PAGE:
August Waivers Rodeo—American League

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Claiming any of the following players will be hazardous to one’s payroll.

Let’s have a look at American League players who’ll get through waivers for one reason or another.

Mark Teixeira, 1B—New York Yankees

If Teixeira’s contract were due to expire in the near future, someone would claim him and the Yankees wouldn’t let him go. If he was claimed now, they still wouldn’t let him go, but they’d at least briefly consider it. He’s owed $22.5 million annually through 2016 when he’ll be 36. He’s going nowhere.

Alex Rodriguez, 3B—New York Yankees

Yeah. You claim A-Rod. You’ll have A-Rod at 37 with $104 million coming to him from 2013 through 2017.

Adrian Gonzalez, 1B—Boston Red Sox

His numbers are down, he’s owed $127 million through 2018 and he’s becoming the great player whose teams always miss the playoffs.

Carl Crawford, LF—Boston Red Sox

Yah. A-Rod has a better chance of being claimed.

Josh Beckett, RHP—Boston Red Sox

There would undoubtedly be factions in the Red Sox front office that would vote to let him go if he was claimed. Now he’s day-to-day with back spasms which, along with his poor pitching and not-so-charming personality, make him even more toxic with $31.5 million owed to him in 2013-2014. He also has 10 and 5 rights to block any deal but I think he’d love to get out of Boston by any means necessary.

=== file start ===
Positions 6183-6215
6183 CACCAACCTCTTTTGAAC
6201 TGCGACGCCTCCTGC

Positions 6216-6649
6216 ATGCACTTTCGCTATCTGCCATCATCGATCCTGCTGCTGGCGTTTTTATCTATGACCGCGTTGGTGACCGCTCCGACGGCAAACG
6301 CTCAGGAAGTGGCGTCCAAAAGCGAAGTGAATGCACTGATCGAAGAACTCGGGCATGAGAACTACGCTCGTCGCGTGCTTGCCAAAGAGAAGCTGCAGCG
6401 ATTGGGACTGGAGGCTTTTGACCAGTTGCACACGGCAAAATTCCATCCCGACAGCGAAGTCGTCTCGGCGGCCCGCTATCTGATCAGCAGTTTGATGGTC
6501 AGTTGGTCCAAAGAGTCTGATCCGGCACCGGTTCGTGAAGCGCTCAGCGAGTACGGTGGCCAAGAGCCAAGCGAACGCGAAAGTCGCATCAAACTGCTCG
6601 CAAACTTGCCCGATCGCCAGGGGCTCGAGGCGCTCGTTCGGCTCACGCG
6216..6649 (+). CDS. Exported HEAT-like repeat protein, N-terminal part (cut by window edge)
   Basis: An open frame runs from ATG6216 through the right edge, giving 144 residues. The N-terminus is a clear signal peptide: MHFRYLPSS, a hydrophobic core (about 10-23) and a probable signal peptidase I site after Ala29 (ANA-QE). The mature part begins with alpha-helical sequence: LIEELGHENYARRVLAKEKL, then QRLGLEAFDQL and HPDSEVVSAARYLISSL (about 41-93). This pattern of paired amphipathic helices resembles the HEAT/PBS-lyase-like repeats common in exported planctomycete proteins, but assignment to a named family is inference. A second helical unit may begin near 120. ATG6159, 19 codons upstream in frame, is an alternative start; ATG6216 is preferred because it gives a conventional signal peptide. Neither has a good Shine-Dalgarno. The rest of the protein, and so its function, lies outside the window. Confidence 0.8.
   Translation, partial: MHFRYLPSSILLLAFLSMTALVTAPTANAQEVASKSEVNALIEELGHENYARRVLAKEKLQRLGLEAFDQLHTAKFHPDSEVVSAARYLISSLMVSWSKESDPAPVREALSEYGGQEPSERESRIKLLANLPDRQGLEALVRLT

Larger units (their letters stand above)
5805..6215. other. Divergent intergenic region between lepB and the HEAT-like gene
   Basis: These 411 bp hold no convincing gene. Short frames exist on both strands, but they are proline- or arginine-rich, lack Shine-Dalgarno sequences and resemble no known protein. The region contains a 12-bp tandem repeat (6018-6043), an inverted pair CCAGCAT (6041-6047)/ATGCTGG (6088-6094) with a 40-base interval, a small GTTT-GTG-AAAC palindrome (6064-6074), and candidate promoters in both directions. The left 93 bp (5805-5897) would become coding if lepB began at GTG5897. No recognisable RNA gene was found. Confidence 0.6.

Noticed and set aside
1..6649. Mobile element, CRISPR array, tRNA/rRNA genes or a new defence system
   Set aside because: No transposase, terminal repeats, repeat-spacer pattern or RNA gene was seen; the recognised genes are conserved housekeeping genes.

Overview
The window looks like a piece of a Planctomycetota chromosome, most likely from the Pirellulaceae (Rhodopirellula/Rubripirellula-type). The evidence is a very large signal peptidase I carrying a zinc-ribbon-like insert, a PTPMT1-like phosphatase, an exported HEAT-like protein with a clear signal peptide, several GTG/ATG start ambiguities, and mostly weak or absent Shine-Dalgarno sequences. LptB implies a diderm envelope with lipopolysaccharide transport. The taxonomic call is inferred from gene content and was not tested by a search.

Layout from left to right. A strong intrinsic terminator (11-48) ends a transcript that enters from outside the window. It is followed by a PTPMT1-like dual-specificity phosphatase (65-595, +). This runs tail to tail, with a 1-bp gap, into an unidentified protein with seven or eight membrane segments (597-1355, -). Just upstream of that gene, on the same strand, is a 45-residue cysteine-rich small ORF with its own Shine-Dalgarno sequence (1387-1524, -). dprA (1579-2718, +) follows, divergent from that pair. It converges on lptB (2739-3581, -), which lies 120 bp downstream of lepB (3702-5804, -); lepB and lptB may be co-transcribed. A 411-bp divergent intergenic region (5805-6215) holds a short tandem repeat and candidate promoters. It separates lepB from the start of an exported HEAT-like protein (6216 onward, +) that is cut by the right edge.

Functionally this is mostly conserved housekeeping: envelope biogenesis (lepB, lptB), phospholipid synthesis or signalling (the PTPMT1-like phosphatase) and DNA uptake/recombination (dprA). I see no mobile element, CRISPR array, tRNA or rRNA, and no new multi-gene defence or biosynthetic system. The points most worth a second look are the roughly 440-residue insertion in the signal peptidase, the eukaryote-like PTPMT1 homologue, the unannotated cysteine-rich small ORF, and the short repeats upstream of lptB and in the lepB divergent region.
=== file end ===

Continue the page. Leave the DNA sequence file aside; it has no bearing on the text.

Brandon Lyon, RHP—Toronto Blue Jays

He’s owed $5.5 million for 2012.

Adam Lind, 1B—Toronto Blue Jays

No one claimed him in June when the Blue Jays had to get him through waivers to send him to the minors earlier in the season; he’s hit better since he was recalled, but with $7 million guaranteed next season, he won’t be claimed especially since he’s not on the disabled list with a back injury.

Yunel Escobar, SS—Toronto Blue Jays

Add the Blue Jays to the Braves as teams that the talented Escobar has aggravated to the point that they want to be rid of him. His contract pays him $10 million in 2013-2014 and he has an option for 2015. He’ll get through and might be traded.

Alexei Ramirez, SS—Chicago White Sox

His hitting numbers have taken a nosedive and he’s owed $27.5 million through 2015.

Travis Hafner, DH—Cleveland Indians

He’s got a limited no-trade clause and presumably the team that claims him will be responsible for his $2.75 million buyout, but someone might claim him and hope that he can stay healthy for the last two months of the season (he’s sidelined with a sore back now) and perhaps provide some DH pop.

Casey Kotchman, 1B—Cleveland Indians

As a defensive replacement, there’d be a team to take him.

Joe Mauer, C—Minnesota Twins

He’s getting $23 million annually through 2018. If anyone claimed him, the Twins would pull him back; doubtful anyone will.

Justin Morneau, 1B—Minnesota Twins

With $14 million owed to him for 2013 and that he’s hit better recently, a team might claim him and the Twins would pull him back. If they trade him, it will be in the winter.

Carl Pavano, RHP—Minnesota Twins